Scheduling Officer: Of all the club officers, the scheduling officer will probably need the biggest bottle of aspirin. The duties of the scheduling officer include posting the aircraft schedule where members have easy access to it, scheduling flights and rescheduling them as members change their minds or swap times and dates, notifying members of any schedule changes due to unexpected events such as unscheduled maintenance, notifying the club manager when members abuse the schedule, and getting maximum utilization out of the aircraft by keeping the schedule full. This is particularly important because the more the aircraft is used, the brighter the financial outlook. In a smaller club, the officer may also be expected to schedule meetings and notify members about them. Clubs may prefer to use online scheduling.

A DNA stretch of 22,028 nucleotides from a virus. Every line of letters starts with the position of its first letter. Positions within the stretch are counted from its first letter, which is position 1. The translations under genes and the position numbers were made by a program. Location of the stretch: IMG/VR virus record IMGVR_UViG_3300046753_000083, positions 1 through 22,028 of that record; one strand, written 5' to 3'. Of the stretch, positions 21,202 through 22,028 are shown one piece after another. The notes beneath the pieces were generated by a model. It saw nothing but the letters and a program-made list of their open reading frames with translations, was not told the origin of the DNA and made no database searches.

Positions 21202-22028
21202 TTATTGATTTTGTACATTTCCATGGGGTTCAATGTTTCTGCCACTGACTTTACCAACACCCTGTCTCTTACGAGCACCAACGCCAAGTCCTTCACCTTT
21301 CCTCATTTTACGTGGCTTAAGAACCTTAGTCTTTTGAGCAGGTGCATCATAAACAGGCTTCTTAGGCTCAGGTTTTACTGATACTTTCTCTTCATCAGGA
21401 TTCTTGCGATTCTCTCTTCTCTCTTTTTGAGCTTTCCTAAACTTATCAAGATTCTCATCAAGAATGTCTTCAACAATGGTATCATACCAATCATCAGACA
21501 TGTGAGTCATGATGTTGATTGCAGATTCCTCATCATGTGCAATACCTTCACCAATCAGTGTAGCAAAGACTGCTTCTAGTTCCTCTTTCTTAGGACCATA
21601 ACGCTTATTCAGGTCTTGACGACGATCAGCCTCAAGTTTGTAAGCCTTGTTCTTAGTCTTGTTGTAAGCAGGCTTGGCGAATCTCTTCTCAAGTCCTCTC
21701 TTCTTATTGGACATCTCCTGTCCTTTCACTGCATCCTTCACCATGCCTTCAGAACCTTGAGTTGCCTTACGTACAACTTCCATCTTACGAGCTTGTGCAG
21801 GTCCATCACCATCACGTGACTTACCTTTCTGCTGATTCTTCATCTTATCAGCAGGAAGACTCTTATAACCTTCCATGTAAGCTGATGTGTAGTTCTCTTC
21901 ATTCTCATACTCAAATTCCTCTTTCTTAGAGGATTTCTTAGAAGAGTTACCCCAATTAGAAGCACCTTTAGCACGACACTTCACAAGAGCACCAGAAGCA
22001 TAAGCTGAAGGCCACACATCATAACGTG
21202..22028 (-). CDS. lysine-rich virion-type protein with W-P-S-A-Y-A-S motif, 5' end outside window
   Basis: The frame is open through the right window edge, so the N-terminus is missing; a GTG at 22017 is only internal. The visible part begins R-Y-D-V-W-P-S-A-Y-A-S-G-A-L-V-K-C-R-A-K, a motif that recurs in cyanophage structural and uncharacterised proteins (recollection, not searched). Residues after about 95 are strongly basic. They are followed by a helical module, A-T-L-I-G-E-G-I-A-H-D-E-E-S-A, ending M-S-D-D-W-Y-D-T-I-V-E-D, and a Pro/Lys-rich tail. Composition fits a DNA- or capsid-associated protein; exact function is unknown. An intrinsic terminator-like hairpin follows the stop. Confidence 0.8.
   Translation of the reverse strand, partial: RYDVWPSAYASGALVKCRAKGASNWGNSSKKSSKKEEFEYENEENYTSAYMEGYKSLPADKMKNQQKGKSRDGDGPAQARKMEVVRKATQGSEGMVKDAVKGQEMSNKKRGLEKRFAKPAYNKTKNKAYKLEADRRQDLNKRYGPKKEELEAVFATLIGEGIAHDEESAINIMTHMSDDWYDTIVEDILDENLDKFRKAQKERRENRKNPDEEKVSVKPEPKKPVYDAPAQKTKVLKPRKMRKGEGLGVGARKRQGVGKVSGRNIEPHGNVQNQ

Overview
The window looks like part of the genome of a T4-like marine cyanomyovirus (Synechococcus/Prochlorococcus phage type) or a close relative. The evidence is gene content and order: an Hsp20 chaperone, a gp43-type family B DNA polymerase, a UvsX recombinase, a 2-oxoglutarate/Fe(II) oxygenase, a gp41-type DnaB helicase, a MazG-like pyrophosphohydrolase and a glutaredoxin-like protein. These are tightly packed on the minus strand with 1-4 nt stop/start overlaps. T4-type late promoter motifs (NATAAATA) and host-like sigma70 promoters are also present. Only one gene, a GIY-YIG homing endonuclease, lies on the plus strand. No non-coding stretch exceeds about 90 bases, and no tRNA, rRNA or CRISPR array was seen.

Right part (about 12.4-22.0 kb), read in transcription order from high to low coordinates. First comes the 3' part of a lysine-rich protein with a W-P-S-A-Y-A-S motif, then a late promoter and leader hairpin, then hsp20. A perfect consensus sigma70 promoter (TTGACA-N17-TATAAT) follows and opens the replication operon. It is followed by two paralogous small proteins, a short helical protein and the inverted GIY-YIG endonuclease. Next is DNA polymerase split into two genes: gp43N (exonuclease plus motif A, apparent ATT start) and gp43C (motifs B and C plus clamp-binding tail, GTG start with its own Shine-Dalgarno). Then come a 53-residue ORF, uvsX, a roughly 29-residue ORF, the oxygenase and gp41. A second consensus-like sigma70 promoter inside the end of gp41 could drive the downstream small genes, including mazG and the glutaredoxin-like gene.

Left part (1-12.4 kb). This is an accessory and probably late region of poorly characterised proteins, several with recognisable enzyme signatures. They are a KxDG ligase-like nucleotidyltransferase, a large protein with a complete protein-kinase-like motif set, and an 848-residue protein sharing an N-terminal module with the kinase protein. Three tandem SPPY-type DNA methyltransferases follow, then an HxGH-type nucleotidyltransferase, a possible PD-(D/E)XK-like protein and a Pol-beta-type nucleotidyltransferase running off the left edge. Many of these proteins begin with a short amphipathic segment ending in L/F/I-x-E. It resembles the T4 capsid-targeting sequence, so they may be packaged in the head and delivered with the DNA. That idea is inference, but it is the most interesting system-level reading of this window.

Maintenance Officer: The maintenance officer is responsible for the airworthiness of the club's aircraft. The maintenance officer should know aircraft inside and out and be able to assure the quality of repair work. Ideally, he or she would be a certified mechanic. More realistically, though, this job will be handled by a member who is not a certificated mechanic. In this case it is best to choose a member who is very familiar with aircraft maintenance procedures. The job of the maintenance officer includes getting the aircraft to the repair shop for both regular and unscheduled maintenance and inspections. This should be done with a minimum amount of down time. The maintenance officer is also responsible for keeping the engine and airframe logbooks. It is good policy for any club to keep squawk sheets in the aircraft and to require all members to immediately report any aircraft discrepancies to the maintenance officer.